Valve Removes Various Uncensored Erotic Games From Steam
Banned Steam Games

Just over a handful of games have been removed from Steam, some of them erotic, others simply because they were published by a developer who seemingly violated Valve’s terms of service.

A list of games were removed from the Steam storefront, as noted by user Madjoki. You can view the list below, naming the game and the date they were officially removed:

The Suffering of Larina 2017-09-21T21:17:48
Infiltration 2017-09-21T21:17:43
Himiko 2017-09-21T21:17:37
Valortha 2017-09-21T21:17:34
Viktaram 2017-09-21T21:17:24
Sayaka 2017-09-21T21:17:21
Epica 2017-09-21T21:17:05

The interesting thing about it is that Viktaram wasn’t an erotic game. It was actually a 3D action platformer. It had a mixed review rating on Steam and actually had passably decent graphics, as evident in the archive from the store listing. The same applied for the game Infiltration, which was a third-person tactical shooter.

However, the reason both Viktaram and Infiltration were removed along with the other games was because the two are made by the same developer: RyuVsCL0UD.

The developer is known for making sub-par adventure games and highly charged erotic games.

His titles Epica actually wasn’t that bad, and only had a few scenes of nudity; nothing that you wouldn’t already be able to find in games like GTA V or The Witcher 3. You can check out a gameplay video below.

His other games, such as Sayaka and Himiko were also the typical action-adventure fanfare. The games weren’t anymore overt with their sexuality and sexual content than what you would find in most typical visual novels. So then why would Valve have these mildly sexy games and 3D action-adventure titles removed from Steam?

Sayaka Game

Well… the more egregious crime for RyuVsCL0UD came from his title Valortha.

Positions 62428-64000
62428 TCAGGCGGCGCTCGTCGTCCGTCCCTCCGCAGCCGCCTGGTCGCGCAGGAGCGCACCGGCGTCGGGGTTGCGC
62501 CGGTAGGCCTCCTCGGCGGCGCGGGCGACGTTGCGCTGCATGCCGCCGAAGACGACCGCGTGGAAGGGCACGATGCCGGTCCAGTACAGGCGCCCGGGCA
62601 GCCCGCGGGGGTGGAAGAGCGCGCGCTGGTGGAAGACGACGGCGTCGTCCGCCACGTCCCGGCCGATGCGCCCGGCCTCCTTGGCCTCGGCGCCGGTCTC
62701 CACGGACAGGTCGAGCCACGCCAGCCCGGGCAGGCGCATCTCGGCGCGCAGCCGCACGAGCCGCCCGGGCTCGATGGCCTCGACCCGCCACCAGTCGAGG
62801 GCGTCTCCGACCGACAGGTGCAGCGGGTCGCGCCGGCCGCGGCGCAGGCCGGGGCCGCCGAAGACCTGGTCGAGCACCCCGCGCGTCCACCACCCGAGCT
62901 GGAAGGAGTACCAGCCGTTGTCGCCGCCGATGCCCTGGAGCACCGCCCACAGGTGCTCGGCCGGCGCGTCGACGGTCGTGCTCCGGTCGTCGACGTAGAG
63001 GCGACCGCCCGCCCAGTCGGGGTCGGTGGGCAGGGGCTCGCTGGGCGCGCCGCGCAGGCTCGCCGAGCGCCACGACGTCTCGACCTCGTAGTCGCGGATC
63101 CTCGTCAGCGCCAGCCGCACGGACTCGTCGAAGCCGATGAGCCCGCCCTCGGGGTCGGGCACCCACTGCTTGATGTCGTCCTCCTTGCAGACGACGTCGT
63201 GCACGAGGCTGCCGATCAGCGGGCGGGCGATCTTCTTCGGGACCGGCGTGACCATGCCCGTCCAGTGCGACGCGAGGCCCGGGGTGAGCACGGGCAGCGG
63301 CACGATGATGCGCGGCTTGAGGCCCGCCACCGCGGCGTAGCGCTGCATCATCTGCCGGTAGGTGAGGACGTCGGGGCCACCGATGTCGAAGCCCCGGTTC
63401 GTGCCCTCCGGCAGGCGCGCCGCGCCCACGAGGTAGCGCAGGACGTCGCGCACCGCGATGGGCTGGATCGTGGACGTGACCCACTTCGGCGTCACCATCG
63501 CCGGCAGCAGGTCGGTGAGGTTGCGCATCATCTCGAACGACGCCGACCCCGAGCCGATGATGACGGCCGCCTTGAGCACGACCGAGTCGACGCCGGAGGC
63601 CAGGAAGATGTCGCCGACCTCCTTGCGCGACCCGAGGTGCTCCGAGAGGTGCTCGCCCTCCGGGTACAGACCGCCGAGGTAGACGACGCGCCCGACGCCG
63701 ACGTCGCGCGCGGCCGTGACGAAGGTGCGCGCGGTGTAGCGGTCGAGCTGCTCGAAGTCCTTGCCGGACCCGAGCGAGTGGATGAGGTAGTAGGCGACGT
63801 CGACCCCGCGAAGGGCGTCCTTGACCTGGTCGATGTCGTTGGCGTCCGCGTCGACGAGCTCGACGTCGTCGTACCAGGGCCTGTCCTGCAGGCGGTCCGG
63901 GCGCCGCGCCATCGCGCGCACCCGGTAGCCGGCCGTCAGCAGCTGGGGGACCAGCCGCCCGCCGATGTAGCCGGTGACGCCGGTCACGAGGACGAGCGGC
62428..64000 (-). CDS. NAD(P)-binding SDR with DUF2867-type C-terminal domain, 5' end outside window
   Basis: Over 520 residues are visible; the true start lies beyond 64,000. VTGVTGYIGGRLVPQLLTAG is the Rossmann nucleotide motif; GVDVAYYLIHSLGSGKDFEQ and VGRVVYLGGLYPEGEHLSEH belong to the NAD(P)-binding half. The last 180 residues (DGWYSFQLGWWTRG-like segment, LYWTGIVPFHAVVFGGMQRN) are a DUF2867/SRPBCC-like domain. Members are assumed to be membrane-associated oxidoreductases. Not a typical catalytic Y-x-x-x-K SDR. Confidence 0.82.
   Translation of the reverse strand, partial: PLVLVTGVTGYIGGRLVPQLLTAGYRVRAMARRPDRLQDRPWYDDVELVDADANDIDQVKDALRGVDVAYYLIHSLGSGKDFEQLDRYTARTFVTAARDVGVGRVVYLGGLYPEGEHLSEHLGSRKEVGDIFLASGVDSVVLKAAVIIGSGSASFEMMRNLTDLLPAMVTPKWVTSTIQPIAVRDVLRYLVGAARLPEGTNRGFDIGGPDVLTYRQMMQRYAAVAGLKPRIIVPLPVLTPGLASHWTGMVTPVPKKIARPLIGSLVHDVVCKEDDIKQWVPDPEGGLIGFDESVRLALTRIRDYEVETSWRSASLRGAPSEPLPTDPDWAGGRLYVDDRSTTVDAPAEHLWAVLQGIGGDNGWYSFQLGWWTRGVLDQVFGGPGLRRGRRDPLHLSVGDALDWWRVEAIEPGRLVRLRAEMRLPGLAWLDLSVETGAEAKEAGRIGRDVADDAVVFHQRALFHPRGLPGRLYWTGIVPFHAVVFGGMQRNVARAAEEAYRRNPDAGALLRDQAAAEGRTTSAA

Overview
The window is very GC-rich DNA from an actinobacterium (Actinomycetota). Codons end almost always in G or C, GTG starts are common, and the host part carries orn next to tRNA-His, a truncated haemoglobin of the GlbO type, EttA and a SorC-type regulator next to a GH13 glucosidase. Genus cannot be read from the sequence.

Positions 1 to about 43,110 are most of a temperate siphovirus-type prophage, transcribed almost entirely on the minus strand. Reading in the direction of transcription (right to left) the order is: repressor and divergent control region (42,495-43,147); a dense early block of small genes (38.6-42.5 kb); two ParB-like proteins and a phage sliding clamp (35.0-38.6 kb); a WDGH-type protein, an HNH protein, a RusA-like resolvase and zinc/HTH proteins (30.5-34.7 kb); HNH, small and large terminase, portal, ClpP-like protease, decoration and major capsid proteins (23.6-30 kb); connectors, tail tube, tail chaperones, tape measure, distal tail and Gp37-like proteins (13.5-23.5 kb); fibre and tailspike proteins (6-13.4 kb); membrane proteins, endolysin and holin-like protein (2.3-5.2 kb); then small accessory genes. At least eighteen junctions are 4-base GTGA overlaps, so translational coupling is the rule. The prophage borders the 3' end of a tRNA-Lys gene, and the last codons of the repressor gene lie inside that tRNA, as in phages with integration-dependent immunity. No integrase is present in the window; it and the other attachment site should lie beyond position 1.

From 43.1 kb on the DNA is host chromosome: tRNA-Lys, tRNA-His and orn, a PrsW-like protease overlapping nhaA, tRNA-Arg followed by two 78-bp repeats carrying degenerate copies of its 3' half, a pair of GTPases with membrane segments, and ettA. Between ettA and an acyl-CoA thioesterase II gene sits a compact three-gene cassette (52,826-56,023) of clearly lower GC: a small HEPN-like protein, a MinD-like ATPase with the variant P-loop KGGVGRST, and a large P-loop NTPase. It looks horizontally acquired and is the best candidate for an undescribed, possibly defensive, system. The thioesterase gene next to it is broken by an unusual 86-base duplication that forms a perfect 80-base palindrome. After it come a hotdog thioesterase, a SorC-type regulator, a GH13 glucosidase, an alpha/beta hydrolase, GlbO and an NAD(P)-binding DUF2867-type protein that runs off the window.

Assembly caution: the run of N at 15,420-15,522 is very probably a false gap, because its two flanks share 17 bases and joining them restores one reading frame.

The game is extremely erotic, but funnily enough it’s also probably Ryu’s most highly-quality outing. The 3D action-magic game centers around a vixen named Valortha and her sexually charged mistress who also happens to be her master named Shalozar. The game contains fully uncensored sexual intercourse between the two women, involving full penetration of various orifices. The sex also ties into the game’s plot for Valortha’s powers, so it’s intertwined rather deeply into the plot.

Valve seemingly took the wide-sweeping approach to simply remove RyuVsCL0UD’s entire library of sub-par games instead of having him censor each of the naughty bits from the title.

Also, this likely wasn’t Valve’s own doing. Ryu’s games are quite old, and his most recent one, Valortha, was released back on January 26th, 2017. His games Epica and Viktaram were released last year in the fall of 2016.

Various gamers on the forum suspect that RyuVsCL0UD was on the receiving end of a campaign of complaints, forcing Valve’s hand to remove the developer and his titles from the Steam store.

A similar thing happened a couple of months ago when Strangers in a Strange Land and House Party were also both removed from the Steam store briefly, with Valve requiring the developers to censor the games before allowing them back onto the storefront. The games eventually returned with uncensored patches made available to the public.

It doesn’t appear as if Ryu was afforded the luxury of censoring all of his games, or maybe he just decided not to censor them at all?

The same applied to SexualDarka’s uncensored sexual novel called The Suffering of Larina.

The game isn’t much of a game at all and the reading is rather sparse. It’s more-so a collection of images themed around watching hardcore, uncensored sex scenes between various people, hermaphrodites and orc creatures. It’s not surprising that Valve cracked down on the title, but it seemed to take them about a month to do so, since it was available since August 25th, 2017. It was likely on the receiving end of additional complaints, something that the Right-Wing Christian group known as National Center on Sexual Exploitation has been doing lately when it comes to games they deem as “pornographic” and “harmful to kids”.

Some argue that the games should be allowed on Steam but put behind an ID check. Others claim that actual pornographic content is no place for Steam.

The argument rages on about whether Valve should service adult-oriented content. The company has been inconsistent with policing sexual content on the service, wobbling back and forth between allowing uncensored sex in games like Ladykiller in a Bind, but then coming down hard on games like Valortha.

(Thanks for the news tip tajlund)


Billy has been rustling Jimmies for years covering video games, technology and digital trends within the electronics entertainment space. The GJP cried and their tears became his milkshake. Need to get in touch? Try the Contact Page.

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